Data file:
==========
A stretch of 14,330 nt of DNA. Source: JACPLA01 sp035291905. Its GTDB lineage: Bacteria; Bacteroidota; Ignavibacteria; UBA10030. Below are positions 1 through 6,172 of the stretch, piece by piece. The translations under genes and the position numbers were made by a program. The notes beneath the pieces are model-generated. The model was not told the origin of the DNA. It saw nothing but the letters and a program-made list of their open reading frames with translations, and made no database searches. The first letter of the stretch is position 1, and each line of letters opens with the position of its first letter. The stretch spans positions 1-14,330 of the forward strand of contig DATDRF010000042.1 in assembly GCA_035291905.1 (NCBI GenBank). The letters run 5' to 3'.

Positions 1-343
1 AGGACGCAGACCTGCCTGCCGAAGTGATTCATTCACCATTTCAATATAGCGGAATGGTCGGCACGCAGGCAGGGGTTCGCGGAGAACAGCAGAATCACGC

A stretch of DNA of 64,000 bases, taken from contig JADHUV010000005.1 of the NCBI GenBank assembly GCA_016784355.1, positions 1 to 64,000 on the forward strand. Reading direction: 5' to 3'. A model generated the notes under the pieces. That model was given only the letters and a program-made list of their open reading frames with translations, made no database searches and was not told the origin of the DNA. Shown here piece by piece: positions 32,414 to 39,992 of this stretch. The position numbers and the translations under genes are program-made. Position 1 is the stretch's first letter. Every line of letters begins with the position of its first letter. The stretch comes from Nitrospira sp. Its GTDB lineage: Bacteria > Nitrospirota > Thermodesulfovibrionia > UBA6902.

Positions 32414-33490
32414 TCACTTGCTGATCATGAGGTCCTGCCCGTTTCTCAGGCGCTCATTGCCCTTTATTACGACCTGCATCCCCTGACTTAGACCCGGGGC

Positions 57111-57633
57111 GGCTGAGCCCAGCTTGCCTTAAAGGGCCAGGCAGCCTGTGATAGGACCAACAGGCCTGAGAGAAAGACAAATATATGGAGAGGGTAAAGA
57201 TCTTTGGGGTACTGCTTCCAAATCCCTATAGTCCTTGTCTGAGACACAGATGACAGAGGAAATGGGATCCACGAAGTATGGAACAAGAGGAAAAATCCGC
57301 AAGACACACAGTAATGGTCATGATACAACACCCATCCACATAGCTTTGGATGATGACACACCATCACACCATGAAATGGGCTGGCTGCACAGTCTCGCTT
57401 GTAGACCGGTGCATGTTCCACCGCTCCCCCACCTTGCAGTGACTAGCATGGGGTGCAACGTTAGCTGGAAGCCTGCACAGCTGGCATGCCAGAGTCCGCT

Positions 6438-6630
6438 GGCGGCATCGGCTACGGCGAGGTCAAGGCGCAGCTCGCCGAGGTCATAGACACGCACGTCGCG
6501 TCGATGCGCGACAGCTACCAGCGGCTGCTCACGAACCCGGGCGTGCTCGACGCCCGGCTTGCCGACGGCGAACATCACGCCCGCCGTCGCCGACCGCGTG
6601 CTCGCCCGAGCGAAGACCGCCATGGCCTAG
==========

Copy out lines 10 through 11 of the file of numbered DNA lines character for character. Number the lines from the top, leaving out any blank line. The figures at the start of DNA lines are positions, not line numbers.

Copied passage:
57301 AAGACACACAGTAATGGTCATGATACAACACCCATCCACATAGCTTTGGATGATGACACACCATCACACCATGAAATGGGCTGGCTGCACAGTCTCGCTT
57401 GTAGACCGGTGCATGTTCCACCGCTCCCCCACCTTGCAGTGACTAGCATGGGGTGCAACGTTAGCTGGAAGCCTGCACAGCTGGCATGCCAGAGTCCGCT